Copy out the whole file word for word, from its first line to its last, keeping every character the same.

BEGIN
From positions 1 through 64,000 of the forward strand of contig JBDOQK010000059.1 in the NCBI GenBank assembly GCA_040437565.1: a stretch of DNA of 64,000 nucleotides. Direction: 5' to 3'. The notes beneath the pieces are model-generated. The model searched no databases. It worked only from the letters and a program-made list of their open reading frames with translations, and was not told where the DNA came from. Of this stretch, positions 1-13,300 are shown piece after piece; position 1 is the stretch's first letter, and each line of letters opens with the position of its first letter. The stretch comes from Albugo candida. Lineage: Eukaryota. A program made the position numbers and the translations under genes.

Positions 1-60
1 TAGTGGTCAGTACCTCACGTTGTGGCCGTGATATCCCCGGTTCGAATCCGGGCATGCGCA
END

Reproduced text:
From positions 1 through 64,000 of the forward strand of contig JBDOQK010000059.1 in the NCBI GenBank assembly GCA_040437565.1: a stretch of DNA of 64,000 nucleotides. Direction: 5' to 3'. The notes beneath the pieces are model-generated. The model searched no databases. It worked only from the letters and a program-made list of their open reading frames with translations, and was not told where the DNA came from. Of this stretch, positions 1-13,300 are shown piece after piece; position 1 is the stretch's first letter, and each line of letters opens with the position of its first letter. The stretch comes from Albugo candida. Lineage: Eukaryota. A program made the position numbers and the translations under genes.

Positions 1-60
1 TAGTGGTCAGTACCTCACGTTGTGGCCGTGATATCCCCGGTTCGAATCCGGGCATGCGCA